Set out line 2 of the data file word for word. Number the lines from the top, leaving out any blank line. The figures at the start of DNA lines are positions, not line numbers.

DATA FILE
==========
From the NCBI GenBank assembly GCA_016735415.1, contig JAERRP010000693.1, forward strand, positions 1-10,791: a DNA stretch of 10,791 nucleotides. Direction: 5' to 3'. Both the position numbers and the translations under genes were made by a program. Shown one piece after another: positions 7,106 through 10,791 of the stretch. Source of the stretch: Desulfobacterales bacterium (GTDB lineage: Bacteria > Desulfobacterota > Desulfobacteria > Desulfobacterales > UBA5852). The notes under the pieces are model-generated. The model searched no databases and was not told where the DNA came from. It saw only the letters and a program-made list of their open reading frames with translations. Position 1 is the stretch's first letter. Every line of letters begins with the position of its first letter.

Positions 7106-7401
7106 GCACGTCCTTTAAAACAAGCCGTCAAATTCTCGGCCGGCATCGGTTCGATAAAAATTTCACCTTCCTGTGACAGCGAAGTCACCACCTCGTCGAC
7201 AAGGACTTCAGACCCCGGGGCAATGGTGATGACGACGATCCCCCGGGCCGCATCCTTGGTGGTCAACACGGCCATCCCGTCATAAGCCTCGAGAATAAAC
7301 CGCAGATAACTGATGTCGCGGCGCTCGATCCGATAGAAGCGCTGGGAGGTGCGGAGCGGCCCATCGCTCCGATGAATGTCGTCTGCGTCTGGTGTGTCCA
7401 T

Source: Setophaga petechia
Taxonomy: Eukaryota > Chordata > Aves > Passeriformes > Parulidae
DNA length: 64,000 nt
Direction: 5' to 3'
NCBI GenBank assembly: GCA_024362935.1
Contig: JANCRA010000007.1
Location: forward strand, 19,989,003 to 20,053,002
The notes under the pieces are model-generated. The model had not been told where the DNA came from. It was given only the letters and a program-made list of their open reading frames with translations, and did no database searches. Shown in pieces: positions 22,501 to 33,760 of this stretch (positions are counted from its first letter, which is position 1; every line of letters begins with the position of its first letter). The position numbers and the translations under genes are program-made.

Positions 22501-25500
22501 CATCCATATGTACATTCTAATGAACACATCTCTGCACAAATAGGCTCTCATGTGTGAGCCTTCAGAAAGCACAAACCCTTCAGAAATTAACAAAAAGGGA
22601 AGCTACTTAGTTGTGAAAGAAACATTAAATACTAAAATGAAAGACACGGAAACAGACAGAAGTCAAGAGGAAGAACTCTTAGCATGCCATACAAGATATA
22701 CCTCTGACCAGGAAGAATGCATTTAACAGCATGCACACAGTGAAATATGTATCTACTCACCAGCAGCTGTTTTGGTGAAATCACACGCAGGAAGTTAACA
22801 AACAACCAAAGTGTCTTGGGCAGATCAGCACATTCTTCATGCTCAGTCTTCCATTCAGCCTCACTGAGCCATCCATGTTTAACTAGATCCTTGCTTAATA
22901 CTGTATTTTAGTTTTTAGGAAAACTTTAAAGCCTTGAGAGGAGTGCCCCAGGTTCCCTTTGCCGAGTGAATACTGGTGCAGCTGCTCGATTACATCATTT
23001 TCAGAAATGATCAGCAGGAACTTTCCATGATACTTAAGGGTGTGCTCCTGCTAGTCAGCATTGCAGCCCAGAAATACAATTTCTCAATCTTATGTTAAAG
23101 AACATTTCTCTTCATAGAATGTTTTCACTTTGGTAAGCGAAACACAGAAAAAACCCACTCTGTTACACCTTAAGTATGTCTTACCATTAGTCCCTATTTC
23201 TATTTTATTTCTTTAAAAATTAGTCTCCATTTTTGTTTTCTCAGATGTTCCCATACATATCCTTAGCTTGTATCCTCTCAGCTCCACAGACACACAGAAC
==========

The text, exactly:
Positions 7106-7401